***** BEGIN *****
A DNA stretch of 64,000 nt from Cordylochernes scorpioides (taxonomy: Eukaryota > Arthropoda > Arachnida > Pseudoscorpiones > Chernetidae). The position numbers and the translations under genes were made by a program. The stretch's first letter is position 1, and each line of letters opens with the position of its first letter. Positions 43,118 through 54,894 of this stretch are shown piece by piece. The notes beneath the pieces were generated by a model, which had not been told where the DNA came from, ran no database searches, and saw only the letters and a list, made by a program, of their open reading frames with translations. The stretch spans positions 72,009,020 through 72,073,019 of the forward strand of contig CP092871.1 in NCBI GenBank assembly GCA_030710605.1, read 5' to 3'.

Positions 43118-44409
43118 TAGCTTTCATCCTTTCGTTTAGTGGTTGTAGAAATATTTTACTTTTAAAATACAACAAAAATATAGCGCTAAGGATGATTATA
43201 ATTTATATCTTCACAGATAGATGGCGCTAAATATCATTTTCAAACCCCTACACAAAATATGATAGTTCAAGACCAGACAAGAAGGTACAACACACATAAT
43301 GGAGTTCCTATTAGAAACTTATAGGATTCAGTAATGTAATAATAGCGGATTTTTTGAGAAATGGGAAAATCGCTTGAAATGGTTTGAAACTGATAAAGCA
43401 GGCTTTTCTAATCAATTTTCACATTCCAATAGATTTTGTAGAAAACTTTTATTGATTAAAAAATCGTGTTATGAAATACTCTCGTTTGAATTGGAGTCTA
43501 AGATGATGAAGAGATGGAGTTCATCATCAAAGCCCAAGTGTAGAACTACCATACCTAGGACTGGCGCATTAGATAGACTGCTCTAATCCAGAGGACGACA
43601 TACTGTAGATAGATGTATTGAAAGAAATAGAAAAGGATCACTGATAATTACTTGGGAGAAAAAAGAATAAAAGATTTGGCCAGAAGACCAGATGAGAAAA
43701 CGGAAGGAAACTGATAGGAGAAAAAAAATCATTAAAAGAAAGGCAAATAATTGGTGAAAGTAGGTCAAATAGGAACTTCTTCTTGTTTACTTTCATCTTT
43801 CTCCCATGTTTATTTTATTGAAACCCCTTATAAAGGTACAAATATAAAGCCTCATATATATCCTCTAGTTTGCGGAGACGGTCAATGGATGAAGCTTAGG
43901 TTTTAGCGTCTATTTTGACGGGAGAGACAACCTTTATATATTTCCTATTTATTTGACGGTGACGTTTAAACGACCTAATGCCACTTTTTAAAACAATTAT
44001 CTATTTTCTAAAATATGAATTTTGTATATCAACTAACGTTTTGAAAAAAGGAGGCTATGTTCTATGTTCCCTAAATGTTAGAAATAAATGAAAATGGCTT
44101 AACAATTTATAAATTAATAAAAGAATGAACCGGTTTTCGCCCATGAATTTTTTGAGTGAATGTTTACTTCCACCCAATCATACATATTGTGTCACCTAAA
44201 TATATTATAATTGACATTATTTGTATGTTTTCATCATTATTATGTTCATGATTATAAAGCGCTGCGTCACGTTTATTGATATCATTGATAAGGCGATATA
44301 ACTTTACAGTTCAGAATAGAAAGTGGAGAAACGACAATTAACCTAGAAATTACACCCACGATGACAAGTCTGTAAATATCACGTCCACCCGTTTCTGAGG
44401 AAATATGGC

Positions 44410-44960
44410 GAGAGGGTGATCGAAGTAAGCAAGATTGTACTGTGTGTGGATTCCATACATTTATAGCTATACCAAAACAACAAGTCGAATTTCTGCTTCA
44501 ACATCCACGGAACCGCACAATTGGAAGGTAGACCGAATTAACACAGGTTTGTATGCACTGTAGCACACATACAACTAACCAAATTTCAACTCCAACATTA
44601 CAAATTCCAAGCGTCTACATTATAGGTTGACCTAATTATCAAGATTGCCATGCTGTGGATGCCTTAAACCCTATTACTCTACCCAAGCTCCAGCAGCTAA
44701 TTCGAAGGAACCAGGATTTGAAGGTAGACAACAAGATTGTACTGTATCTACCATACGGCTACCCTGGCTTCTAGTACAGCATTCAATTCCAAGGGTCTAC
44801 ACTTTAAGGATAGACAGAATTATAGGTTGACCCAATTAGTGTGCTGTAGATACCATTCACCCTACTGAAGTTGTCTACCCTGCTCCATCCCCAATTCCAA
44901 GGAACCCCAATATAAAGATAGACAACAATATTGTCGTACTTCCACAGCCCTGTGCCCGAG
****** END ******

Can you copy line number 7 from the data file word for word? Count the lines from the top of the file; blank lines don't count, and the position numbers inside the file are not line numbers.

43501 AGATGATGAAGAGATGGAGTTCATCATCAAAGCCCAAGTGTAGAACTACCATACCTAGGACTGGCGCATTAGATAGACTGCTCTAATCCAGAGGACGACA